Timna Elper, head of the Conservation Department of the National Library of Israel spent quality time showing me the most beautiful and most pride possession of the Library: a Megillat Esther from Ferrara, Italy dating from 1616.
Alexander Gordin, on staff of the Rare Books Department brought the Megillah to the restoration laboratory in a special trolley for viewing.
The Megillah is inscribed at the beginning with a statement of ownership from the individual, who commissioned the Megillah: Mordechai, son of Eliahu HaLevy from Brescello. The Megilla was written and The parchment scroll is 26 cm high. This script is Sefardic style and if the ink were not subtly dimmed due to it’s date of origin, or there were not stains on the parchment, I would think that that this was written recently.illustrated by Moshe ben Avraham Peshkarol in the city of Ferrara, Italy. This magnificent Megillah is artistically decorated with beautiful ornaments of Italian Renaissance style all throughout its 4.29 meters length.
The excellent condition of the Megillah, and the brilliance of its colors would also misguide me to think that this work is contemporary, but a 17th century replica. The imagery that is used to decorate this Megillah is a portrayal and depiction of the Biblical story of Esther.
The illustrations are laid out in the borders and coincide with the progress of the text all throughout. There is a consistent pattern that repeats in the artistic layout. On the sides of each panel of text is a thin, 45 mm wide strip of a floral motif. At its base is a 45cm x 45cm square illustration of either a bird, animal or flower. All tops of these floral strips that divide the columns of text comprise a man wearing a turban. To me, this man looks kind of like a genie emerging from a flowerpot.
The bottom of each column of text and extending its width is an ornamental floral vine and at times dappled with an angelic figure.
At the top of each column is an embellished depiction, an element from the Book of Esther text of that particular column… and the story is told, the Gansen Megilleh.
It is said that a picture contains a thousand words. Each and every illustration of this exquisite Megillat Esther brings understatement to this saying. The graphics do not only tell us about the story of Esther, but they also tell us about what the Jews of 17th century Italy thought about the story of Esther.
This Megillah, and like it, all other decorated Megillot serve as legitimate interpretation or Biblical commentary in its own right. The artwork of this Megillah also tells us about Jewish life in 17th century Italy. The illustrations do depict the characters and events of the Biblical Book of Esther, however, the clothing, appearance and customs are not of 5th century BCE when the story of Esther took place, rather they are of the time and place in which the artist lived – Renaissance Italy.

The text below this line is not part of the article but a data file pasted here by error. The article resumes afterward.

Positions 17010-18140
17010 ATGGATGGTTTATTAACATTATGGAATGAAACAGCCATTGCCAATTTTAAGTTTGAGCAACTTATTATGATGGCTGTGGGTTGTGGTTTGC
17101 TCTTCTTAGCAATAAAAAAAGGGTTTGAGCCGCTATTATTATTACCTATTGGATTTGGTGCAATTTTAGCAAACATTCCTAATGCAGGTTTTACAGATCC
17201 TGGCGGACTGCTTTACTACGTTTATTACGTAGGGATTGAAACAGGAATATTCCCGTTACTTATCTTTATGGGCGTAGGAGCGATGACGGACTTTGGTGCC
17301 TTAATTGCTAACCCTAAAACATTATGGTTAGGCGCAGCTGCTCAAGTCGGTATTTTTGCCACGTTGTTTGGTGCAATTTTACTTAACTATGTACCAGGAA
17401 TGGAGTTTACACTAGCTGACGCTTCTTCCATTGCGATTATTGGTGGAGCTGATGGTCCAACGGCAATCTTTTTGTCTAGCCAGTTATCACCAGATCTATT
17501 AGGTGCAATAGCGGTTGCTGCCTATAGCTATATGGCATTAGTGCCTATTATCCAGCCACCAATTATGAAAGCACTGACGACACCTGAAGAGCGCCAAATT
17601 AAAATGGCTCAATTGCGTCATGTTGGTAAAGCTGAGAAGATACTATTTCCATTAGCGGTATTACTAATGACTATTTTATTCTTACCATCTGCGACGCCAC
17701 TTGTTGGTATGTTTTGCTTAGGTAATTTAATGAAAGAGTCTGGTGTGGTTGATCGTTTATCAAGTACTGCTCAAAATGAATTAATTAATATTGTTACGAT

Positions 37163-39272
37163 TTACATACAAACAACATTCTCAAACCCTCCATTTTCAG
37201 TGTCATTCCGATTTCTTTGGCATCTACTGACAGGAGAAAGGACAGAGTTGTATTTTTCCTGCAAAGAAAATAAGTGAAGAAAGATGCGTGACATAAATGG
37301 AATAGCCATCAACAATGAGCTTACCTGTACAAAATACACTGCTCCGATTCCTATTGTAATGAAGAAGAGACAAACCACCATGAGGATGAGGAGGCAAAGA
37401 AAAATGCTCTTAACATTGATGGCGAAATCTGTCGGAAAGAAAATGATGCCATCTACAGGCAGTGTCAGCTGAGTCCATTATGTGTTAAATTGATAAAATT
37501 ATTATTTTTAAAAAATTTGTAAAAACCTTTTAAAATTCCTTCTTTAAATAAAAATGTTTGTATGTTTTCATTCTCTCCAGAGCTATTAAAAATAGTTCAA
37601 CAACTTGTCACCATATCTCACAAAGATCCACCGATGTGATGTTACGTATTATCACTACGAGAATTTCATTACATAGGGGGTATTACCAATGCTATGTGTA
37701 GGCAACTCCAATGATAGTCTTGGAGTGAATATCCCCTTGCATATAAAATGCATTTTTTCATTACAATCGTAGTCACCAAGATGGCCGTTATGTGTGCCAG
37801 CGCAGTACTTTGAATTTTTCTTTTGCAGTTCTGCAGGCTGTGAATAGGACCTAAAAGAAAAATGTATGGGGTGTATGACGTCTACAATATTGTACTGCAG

This Megillat Esther is, but not limited to a 17th century scroll serving the purpose of Jewish ritual, rabbinic tenet called “Mikra Megillah,” “Megillah reading” of that time. This particular Megillah is not merely part of the broad fabric of Jewish Biblical interpretation. This Megillah is also an important historic document.
In many ways like the Talmud, this beautiful Megillat Esther from 1616 Ferrara, Italy is part and parcel of the Jewish oral tradition. Like the Talmud, this Megillah is a vehicle or conduit of the oral tradition. The oral tradition is a live, organic entity. Although the Talmud was written down, it is still ever growing and developing.
Oral tradition is not limited to time and place. Megillot like this are written in a specific time and place, which form the perspective of the people living then and there. However, like the holiday of Purim itself, there is a transient link, a kind of time-tunnel that connects the generations. The laws, customs and core values associated to Purim that are sourced in the Talmud and earlier, in the Book of Esther are the matrix, the web that links all Jews of all times and place.
A happy, joyous, gut and freilich Purim!